IJ: What can you tell us about the Mind and Life Institute, and what will you be doing there?
AO: Mind and Life is best known for the dialogues it has sponsored over the last quarter century between H.H. the Dalai Lama and various teams of scientists and other thinkers on a wide range of topics of mutual interest to Buddhism and the contemporary world. Their stated mission is “building a scientific understanding of the mind to reduce suffering and promote well being,” which I take to mean, at least in part, integrating Buddhist wisdom and experience into the emerging study of consciousness, such that the causes of suffering can be understood and eliminated, and a path toward the flourishing of all life can be charted and supported. It involves a remarkable group of people working toward a truly meaningful goal, and in this regard it has much in common with BCBS.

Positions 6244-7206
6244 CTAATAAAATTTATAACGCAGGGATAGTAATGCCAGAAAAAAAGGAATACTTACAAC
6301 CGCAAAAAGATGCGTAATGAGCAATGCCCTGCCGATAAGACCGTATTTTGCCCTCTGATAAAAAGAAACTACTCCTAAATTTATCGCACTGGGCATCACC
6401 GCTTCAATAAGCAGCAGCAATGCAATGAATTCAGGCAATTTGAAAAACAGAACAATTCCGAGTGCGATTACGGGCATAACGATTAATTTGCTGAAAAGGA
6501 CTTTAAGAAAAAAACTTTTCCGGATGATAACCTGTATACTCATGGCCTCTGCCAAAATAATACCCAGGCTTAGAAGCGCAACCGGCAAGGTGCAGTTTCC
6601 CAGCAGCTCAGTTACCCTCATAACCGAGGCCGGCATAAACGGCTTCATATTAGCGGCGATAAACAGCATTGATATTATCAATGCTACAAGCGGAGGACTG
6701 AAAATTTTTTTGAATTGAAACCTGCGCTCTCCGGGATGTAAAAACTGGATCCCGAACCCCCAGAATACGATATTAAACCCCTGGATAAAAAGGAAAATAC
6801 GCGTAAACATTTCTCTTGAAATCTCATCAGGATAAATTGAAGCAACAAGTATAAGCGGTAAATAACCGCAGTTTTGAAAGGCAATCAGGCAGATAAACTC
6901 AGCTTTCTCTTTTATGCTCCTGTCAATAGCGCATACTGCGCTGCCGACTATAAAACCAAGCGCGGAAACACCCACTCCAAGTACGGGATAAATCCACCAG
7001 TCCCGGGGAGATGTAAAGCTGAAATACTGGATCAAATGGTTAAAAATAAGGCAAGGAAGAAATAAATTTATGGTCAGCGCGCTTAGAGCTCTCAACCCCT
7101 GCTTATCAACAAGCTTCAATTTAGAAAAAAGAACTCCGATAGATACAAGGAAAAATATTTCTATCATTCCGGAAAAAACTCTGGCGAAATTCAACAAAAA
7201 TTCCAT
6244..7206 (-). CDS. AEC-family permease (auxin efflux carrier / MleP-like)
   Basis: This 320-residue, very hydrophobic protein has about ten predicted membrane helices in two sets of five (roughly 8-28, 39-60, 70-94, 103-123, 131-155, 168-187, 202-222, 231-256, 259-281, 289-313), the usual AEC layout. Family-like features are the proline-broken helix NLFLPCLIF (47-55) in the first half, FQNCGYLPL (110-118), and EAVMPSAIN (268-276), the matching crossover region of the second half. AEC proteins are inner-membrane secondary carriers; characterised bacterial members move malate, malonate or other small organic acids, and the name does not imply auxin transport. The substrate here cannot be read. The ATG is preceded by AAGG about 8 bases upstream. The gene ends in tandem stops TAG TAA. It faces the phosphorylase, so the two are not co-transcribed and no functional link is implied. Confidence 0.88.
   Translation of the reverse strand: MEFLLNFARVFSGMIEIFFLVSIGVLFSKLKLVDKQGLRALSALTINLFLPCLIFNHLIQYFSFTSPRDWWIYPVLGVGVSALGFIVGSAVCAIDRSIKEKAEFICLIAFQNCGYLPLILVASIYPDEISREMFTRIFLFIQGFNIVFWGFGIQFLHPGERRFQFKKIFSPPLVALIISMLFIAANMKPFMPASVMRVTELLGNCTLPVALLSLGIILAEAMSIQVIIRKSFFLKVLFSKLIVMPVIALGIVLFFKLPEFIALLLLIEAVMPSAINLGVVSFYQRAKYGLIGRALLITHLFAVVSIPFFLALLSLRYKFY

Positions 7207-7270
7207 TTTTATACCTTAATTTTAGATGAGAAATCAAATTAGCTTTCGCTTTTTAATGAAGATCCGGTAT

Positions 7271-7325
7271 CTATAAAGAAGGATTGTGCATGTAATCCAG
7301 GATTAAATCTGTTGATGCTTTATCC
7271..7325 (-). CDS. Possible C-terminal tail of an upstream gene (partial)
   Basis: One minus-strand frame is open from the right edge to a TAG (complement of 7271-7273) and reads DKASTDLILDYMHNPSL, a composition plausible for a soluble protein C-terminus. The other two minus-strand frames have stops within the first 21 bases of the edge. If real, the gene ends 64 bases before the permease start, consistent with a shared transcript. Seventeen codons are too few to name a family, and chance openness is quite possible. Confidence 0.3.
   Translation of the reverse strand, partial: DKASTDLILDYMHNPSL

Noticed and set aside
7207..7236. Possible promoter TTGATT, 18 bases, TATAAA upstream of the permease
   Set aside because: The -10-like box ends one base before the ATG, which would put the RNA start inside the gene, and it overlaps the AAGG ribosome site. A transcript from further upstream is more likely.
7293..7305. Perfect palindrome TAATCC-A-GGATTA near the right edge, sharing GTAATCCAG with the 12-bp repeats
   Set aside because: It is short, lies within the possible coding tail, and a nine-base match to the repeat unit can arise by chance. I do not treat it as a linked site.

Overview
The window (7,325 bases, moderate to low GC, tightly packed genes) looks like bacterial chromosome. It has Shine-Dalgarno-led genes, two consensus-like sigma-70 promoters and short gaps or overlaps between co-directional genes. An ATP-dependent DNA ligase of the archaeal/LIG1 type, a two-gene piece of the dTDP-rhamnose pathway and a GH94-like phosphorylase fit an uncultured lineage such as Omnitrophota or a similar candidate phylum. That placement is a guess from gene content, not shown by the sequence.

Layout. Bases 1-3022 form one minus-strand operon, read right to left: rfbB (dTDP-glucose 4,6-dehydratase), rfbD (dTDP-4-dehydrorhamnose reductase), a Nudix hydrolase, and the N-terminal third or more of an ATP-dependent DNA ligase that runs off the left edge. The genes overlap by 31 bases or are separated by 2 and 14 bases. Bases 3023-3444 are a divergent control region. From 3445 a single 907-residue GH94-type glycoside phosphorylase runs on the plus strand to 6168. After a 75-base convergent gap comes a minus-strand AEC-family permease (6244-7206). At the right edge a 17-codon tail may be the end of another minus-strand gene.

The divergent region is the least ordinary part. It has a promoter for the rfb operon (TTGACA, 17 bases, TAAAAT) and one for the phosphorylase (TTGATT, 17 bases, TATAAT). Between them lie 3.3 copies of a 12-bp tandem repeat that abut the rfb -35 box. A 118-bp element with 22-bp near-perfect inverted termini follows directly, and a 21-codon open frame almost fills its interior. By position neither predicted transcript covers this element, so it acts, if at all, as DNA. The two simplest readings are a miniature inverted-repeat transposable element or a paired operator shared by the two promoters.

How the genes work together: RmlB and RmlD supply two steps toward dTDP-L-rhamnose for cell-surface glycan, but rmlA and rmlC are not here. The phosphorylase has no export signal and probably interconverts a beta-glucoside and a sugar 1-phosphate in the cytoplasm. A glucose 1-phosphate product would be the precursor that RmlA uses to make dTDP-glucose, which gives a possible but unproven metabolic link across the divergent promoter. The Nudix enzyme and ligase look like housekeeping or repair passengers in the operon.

For most of its history Mind and Life has played a visionary and catalyzing role, organizing conferences and gatherings, educating scientists about contemplative practices and traditions, releasing publications from their programs, and disbursing grants to promising young researchers in the field of consciousness studies and its many related disciplines. Under the new leadership of Arthur Zajonc, a recently retired physics professor at Amherst College and renowned contemplative thinker, the organization is being reinvented as a research institute in its own right and is expanding its range considerably. They have recently hired a number of senior scholars and experienced researchers to head up various of its initiatives, including such topics as understanding craving and addiction, promoting compassion in education, and understanding the principles mindful leadership.